21 Historic Events That Took Place on New Year’s Day

They say nothing changes on New Year’s Day. (Yes “they” = U2.) And while that might be true for most of us, some really big changes actually have happened on January 1st. Here are 21 events that changed the world, all of which happened on New Year’s Day.

1502 – The Portuguese first landed in what is now Rio de Janeiro. Hence the translation “January River.”

1773 – The world first heard “Amazing Grace” (then titled “1 Chronicles 17:16–17″), as it accompanied a sermon in Olney, England led by John Newton.

1801 – The United Kingdom was formed. Though England had been gradually acquiring control of Ireland since the mid-16th century, on January 1st, 1801 it was made official.

1808 – The importation of slaves into the United States was declared illegal.

1818 – Mary Shelley’s Frankenstein was published anonymously.

1853 – The first horse-drawn fire engine entered service in the U.S.

1862 – The first U.S. income tax is introduced. The taxation rates are 3% of incomes over $600 and 5% of incomes over $10,000.

1863 – The Emancipation Proclamation went into effect.

1885 – Time zones and the concept of standard time were adopted by 25 nations.

1892 – Ellis Island opens. Millions of immigrants passed through the island before it closed in 1954.

1896 – The world is introduced to x-rays. On New Year’s Day, Wilhelm Röntgen announced his discovery.

1898 – The City of Greater New York was formed. While New York City had already annexed the Bronx, Brooklyn and Queens (and later Staten Island) were brought in as boroughs.

1902 – The first Rose Bowl took place in Pasadena. The game between Michigan and Stanford was the first American college football bowl game.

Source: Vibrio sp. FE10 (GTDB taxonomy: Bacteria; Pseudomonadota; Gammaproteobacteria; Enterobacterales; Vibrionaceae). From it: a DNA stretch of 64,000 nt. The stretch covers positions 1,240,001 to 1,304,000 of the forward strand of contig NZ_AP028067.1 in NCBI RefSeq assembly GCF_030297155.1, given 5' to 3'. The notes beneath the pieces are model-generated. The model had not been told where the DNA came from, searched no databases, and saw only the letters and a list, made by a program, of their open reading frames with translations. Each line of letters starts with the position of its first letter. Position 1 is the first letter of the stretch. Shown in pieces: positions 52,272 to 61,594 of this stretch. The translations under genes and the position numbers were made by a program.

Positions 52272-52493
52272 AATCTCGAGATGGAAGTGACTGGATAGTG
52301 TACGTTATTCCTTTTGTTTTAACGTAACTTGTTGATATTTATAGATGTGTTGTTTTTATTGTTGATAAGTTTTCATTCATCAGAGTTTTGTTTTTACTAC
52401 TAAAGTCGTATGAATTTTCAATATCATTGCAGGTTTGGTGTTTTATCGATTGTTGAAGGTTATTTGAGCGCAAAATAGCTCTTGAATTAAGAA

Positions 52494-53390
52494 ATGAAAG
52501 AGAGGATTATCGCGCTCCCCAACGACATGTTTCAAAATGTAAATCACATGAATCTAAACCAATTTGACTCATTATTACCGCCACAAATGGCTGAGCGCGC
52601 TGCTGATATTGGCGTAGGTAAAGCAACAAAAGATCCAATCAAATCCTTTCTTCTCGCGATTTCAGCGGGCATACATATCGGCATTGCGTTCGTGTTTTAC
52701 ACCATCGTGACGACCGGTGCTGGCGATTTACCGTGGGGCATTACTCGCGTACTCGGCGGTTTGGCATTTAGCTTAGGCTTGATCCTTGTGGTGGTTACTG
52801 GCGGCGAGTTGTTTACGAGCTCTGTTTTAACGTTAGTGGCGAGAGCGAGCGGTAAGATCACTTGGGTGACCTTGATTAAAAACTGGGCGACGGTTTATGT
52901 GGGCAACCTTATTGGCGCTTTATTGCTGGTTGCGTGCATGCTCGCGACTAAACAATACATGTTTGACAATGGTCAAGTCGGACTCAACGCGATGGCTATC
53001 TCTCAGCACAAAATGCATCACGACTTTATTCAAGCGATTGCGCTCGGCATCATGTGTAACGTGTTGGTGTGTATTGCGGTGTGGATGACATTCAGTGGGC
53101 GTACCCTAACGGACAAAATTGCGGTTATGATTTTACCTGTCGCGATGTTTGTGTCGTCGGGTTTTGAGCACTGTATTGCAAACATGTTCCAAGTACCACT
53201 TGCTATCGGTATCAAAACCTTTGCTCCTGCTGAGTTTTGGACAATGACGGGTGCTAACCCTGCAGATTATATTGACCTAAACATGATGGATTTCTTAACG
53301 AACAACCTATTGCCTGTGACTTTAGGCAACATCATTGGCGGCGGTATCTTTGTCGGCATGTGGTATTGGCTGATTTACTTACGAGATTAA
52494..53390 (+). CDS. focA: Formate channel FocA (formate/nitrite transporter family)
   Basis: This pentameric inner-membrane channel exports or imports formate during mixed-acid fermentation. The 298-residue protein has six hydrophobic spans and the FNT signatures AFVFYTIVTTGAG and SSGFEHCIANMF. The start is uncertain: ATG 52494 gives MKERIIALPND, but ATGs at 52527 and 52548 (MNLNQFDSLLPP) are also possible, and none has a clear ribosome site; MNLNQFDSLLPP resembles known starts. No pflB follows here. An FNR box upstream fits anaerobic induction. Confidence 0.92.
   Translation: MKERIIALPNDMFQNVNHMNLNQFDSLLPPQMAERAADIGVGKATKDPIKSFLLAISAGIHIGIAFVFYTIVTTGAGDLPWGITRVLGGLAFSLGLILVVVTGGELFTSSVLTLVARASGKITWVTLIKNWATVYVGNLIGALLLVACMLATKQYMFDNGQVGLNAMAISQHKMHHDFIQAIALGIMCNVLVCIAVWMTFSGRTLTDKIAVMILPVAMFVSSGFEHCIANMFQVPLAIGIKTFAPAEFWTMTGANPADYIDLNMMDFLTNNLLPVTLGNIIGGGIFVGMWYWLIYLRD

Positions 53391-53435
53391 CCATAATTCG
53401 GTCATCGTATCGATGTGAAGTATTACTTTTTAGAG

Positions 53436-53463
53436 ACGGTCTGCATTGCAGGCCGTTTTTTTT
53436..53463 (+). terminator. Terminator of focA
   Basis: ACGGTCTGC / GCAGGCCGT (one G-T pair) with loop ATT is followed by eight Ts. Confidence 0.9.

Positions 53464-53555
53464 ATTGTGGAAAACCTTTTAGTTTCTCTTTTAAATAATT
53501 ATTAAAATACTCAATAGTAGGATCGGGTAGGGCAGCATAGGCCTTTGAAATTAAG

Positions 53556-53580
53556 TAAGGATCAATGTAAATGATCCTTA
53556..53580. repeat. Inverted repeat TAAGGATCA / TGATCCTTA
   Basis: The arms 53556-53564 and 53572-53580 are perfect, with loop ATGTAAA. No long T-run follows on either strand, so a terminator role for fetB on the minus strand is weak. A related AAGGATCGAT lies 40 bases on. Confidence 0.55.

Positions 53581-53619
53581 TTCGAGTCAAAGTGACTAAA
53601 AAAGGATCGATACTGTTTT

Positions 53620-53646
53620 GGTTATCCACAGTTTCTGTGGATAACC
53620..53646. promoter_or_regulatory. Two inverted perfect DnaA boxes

1907 – President Theodore Roosevelt set a new record by shaking 8,513 hands in 1 day. Did this change the world? Maybe not. But it probably permanently changed Teddy’s right arm.

1908 – The first ball dropped in Times Square at midnight this year.

1925 – Our universe expanded. On January 1st, astronomer Edwin Hubble announced the discovery of galaxies outside the Milky Way.

1934 – Alcatraz Island becomes a United States federal prison. Though it will be more than 60 years before Sean Connery escapes from it.

1971 – Cigarette advertisements were banned from American television and radio. Although President Nixon signed the legislation on January 1st, the law didn’t take effect until the next day. The last televised cigarette ad ran at on January 1st, 1971 at 11:50 p.m. during The Johnny Carson Show.

1985 – VH1 debuted on television.

1999 – The currency of the Euro was introduced.

2000 – The world didn’t end. Midnight on New Year’s Eve 1999 came and went and Y2K didn’t destroy civilization as we know it. Hooray!